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Eye Opening, Important Read
on May 7, 2016
Sudhir Venkatesh was a Ph.D. student at the University of Chicago, studying urban poverty. In an effort to interview those living in urban destitution, he grabbed a multiple-choice survey, and headed over to the Robert Taylor Homes - one of Chicago's most notorious housing projects.
After a tense introduction, Venkatesh befriended JT, a leader of Chicago's Black Kings gang. This book is Venkatesh's account of the decade he spent observing gang life in the projects. He followed JT around Robert Taylor Homes, witnessing crack-making and selling, prostitution, and an overabundance of violence -- both gang related, and not. He witnessed life in public housing for those who partnered with the gang, and for those who tried to avoid the gang at all costs.
The subject matter of this book is one that has always intrigued me - in high school, I read a book called There Are No Children Here (also set in Chicago), which highlighted the lives of children growing up in a blighted and failing housing system. I chose the college I did because I had originally planned to major in Urban Studies and Sociology (I majored in English). Though I didn't study urban plight as I had originally planned, my interest in the subject hasn't waned, and I anticipated loving this book. I didn't. But, I did enjoy it, it was a quick read, and I learned much about the decay of our urban settings.
The main issue that I had with this book, is that Venkatesh struck me as painfully naive. He walked into a housing project with a multiple choice survey that asked questions like, "How does it feel to be black and poor?" and actually expected people to respond. What were they supposed to say? "Oh, I love being black and poor. It doesn't bother me at all that I'm a marginalized person, living in a dilapidated building."? Come now.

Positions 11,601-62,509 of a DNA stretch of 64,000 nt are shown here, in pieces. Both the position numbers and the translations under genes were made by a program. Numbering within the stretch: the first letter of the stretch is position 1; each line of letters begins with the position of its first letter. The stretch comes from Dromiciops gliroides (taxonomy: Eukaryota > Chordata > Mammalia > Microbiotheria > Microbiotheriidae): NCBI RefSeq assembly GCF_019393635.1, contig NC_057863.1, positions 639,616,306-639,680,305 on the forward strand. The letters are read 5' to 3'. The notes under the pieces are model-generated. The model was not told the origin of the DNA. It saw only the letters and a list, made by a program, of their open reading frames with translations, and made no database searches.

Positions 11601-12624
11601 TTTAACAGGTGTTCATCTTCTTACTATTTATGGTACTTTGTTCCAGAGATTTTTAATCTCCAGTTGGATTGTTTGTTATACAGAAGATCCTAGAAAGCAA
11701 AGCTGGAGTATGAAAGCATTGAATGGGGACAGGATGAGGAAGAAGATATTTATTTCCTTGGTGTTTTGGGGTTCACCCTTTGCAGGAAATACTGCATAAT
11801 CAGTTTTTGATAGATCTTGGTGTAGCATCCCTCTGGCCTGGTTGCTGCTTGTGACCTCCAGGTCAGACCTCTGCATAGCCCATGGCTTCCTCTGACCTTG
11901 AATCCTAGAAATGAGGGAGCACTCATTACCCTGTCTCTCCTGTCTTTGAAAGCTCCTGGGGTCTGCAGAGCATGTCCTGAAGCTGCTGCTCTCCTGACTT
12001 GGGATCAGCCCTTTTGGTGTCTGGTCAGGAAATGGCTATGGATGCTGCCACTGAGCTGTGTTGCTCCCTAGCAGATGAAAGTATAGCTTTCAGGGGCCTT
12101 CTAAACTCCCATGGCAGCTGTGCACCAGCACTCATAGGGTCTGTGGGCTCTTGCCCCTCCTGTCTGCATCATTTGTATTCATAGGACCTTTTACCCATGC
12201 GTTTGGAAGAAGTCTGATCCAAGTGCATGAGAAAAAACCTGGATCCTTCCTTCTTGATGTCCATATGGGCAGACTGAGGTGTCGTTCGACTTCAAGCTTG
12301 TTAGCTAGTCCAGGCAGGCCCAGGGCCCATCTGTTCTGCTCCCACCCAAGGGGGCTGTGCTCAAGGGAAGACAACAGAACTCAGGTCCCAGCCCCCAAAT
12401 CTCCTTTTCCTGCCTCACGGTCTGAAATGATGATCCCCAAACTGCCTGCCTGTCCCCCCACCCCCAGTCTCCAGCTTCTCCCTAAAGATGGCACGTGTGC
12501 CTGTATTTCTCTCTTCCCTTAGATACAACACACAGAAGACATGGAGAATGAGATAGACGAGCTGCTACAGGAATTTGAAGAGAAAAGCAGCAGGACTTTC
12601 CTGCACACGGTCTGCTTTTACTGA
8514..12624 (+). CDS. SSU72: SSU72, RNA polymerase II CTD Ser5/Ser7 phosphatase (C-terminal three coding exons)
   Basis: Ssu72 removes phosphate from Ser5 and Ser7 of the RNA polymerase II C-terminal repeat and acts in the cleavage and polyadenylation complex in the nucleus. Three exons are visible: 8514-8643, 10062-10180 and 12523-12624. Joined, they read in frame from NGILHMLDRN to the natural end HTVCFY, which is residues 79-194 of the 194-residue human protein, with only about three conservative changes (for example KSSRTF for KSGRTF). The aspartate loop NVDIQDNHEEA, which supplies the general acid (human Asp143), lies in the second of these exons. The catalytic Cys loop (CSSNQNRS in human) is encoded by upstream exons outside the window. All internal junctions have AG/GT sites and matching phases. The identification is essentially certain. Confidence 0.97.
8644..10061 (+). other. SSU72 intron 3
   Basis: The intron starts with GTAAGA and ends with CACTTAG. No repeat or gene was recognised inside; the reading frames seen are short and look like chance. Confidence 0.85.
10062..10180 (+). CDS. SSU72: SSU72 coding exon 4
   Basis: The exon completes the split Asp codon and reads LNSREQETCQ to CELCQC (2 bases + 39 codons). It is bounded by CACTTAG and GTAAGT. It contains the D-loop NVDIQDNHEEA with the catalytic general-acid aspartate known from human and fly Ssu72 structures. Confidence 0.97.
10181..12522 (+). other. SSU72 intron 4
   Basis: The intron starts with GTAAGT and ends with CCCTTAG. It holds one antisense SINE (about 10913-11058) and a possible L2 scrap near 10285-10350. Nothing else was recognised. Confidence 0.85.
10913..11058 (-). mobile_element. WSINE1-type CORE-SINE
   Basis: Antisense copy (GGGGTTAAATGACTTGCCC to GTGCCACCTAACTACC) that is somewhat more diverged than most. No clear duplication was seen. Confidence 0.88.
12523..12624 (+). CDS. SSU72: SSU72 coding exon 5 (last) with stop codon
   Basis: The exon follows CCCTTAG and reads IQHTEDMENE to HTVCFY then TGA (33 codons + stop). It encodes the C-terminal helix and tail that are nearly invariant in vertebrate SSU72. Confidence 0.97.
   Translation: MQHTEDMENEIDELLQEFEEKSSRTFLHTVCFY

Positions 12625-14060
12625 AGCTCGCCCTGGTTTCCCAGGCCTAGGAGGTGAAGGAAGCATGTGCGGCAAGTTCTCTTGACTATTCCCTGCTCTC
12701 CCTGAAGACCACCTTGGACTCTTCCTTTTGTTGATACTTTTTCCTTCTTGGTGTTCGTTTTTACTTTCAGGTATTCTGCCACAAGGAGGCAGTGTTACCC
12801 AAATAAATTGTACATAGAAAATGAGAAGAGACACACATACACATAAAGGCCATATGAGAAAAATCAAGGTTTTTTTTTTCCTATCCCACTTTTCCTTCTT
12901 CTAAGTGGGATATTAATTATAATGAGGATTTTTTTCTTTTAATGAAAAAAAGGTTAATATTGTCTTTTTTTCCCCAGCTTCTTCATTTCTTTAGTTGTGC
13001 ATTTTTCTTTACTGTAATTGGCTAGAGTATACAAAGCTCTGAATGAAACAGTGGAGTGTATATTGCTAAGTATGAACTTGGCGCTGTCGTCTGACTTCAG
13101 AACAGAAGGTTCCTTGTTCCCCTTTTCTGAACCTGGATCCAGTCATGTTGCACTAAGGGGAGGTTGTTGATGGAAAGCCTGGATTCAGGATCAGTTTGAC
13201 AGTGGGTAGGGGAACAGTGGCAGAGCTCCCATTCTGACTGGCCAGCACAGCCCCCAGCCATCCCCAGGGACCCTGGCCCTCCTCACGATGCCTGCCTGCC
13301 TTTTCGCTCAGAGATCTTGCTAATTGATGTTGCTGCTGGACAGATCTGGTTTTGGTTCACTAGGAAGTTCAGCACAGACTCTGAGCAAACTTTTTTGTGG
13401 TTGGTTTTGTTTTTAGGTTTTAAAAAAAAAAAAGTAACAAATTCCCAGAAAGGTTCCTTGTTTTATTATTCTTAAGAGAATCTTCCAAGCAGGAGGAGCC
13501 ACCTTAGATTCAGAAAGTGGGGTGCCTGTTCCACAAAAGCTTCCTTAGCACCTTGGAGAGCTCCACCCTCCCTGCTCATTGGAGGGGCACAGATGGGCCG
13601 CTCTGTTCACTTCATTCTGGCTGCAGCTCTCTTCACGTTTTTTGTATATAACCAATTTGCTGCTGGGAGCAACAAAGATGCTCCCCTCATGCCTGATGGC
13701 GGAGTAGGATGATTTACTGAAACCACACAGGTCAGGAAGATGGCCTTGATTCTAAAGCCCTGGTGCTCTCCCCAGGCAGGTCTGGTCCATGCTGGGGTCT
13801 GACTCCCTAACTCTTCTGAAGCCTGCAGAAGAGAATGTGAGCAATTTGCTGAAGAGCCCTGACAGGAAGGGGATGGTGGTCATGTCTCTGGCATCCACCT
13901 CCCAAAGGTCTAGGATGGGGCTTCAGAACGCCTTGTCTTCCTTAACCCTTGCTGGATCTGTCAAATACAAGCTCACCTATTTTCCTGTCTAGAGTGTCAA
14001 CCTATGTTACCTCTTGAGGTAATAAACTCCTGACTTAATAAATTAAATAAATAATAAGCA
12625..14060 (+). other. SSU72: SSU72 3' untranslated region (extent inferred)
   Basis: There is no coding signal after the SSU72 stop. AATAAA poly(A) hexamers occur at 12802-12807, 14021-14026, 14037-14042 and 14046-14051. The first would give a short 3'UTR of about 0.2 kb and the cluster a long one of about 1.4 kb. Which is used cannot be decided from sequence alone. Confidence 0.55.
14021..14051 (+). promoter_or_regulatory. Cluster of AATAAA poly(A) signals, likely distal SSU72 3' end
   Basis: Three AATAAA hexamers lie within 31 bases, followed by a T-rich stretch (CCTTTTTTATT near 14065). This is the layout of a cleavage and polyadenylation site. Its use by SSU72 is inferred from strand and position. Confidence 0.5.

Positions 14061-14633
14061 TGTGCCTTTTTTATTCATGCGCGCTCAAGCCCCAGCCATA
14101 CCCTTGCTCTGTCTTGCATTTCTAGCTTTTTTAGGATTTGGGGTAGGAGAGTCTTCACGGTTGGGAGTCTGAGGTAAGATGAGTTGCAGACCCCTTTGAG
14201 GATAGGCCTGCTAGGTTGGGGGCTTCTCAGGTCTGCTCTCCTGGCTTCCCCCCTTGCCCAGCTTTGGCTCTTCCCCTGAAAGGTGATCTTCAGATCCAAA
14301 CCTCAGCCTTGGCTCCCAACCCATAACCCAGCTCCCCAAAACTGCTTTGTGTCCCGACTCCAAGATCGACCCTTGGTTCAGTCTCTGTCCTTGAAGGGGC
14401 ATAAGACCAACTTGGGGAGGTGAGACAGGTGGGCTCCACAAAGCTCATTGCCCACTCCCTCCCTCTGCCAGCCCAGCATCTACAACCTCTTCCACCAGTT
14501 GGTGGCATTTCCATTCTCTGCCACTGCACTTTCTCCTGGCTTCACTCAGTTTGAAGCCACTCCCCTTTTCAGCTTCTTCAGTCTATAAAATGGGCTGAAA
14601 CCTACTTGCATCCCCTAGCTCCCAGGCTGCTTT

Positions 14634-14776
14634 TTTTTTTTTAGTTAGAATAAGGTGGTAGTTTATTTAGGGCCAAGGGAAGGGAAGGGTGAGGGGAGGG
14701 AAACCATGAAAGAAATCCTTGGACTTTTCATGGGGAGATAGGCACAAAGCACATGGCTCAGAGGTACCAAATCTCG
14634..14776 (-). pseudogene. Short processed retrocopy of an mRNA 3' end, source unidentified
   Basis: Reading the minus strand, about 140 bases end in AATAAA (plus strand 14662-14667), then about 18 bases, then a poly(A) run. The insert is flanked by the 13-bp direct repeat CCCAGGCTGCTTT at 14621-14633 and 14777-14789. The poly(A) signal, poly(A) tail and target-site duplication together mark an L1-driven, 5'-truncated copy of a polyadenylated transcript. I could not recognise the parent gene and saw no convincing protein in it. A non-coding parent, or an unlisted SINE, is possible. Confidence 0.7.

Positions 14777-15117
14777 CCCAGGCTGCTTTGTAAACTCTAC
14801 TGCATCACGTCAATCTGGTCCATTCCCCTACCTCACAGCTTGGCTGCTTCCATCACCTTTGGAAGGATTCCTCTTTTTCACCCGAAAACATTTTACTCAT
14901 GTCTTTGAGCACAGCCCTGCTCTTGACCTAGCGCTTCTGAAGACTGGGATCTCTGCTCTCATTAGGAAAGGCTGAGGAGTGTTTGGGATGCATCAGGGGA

I don't feel like one needs a Mensa caliber brain to realize that these questions are silly and insulting. And yet, Venkatesh was Ph.D. level student at a renowned institution. It just reminded me never to take my common sense for granted.
This event took place in the first chapter -- and I didn't really feel that his naivety improved. Venkatesh spent the better part of a decade observing these people, interviewing them, getting to know them, and earning their trust, but, I never felt that he truly understood them. And in fairness, maybe that understanding was never a true possibility.
At one point, he broke away from JT for a few days, and interviewed some of the others living in the building. He asked them questions about their "jobs," and their abilities to make a living in this setting. They answered his questions honestly, telling him of the various underground money-making projects that they participated in. Venkatesh knew that JT and his gang "taxed" all the residents who used the building as a place to make money -- and JT was apparently unaware of many of these schemes. Yet, Venkatesh still told JT about these different projects, and then was genuinely surprised when the tenants were angry at him for running his mouth. I wanted to scream at him, "You're a damn fool Sudhir, come on!"
During his tenure with the gang, Venkatesh learned so much about how the gang worked and operated, and saw that the gang functioned with the gusto of a Fortune 500 company. JT was the leader of his faction; he had an accountant and a planner. He had worker-bee foot soldiers who stood on the street and sold the product (crack), and he had a whole variety of customers. But, above JT, there was an entire upper-level hierarchy to strive for. The Black Kings were a nationwide gang, and they held leadership meetings all over the country. Venkatesh was fascinated by this -- and so was I.
It's not a surprise that the Black Kings cropped up in these buildings. The Robert Taylor Homes were deplorably set-up -- they stretched from 39th Street to 54th, running alongside the Dan Ryan Expressway. In other words, in order for the tenants to LEAVE their housing, they had to literally cross the highway. Many of them did not have cars. They were effectively isolated from the rest of society. The buildings themselves were high rises of 16 stories each - with outdoor hallways. Outdoor. Like a motel. In Chicago.